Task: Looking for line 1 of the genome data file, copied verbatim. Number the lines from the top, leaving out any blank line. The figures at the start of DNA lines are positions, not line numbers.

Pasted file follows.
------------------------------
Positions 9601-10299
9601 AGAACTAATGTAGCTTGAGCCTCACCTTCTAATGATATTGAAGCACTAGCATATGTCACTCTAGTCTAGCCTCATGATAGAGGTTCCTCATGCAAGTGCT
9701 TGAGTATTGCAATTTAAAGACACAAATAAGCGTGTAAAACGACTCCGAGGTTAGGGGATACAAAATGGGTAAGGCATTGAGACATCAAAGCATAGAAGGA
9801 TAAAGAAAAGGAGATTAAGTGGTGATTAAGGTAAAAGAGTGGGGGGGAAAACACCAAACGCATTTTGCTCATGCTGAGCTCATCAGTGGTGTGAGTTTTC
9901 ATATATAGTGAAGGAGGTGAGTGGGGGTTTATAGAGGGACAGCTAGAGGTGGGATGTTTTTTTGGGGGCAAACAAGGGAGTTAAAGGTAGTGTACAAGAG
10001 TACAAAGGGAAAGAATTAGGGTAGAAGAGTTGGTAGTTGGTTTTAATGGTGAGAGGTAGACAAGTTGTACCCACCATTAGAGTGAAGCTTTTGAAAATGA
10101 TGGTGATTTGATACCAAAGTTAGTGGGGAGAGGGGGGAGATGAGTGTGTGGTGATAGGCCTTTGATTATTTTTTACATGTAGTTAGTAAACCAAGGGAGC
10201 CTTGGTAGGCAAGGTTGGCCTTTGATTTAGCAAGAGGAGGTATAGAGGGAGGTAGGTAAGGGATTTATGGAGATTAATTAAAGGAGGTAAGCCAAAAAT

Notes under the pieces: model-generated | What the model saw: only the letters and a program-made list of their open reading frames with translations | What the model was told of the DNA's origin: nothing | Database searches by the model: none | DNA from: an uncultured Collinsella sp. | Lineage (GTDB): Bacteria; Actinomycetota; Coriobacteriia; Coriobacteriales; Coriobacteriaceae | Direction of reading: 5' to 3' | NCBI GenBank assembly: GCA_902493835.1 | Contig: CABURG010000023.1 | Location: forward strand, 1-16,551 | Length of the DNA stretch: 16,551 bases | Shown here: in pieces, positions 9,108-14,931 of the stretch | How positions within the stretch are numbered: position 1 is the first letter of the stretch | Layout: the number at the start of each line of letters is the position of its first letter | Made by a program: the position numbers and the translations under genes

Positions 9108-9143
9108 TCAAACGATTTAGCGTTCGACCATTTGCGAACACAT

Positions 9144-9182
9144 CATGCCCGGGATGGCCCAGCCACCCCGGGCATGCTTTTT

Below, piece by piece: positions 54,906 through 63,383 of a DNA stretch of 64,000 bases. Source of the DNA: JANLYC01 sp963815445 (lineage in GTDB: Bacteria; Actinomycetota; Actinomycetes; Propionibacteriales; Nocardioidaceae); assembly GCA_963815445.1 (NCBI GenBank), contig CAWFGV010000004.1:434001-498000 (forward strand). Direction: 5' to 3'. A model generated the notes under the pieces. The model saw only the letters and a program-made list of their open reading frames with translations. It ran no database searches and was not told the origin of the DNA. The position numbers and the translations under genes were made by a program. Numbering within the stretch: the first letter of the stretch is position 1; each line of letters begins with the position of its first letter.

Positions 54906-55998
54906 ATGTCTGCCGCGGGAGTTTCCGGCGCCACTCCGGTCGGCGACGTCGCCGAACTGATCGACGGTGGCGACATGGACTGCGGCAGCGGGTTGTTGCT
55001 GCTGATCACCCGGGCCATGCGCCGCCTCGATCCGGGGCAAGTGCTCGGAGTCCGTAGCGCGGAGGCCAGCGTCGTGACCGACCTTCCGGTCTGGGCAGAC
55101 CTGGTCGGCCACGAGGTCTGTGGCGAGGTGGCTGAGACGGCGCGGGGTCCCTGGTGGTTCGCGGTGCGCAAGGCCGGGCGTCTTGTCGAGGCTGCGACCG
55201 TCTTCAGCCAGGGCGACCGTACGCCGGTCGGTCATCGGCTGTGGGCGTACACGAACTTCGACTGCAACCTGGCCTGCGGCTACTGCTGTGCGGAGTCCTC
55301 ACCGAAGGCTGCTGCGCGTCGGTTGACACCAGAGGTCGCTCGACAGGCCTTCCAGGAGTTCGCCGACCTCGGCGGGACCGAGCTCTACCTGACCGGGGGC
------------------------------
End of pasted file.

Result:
Positions 9601-10299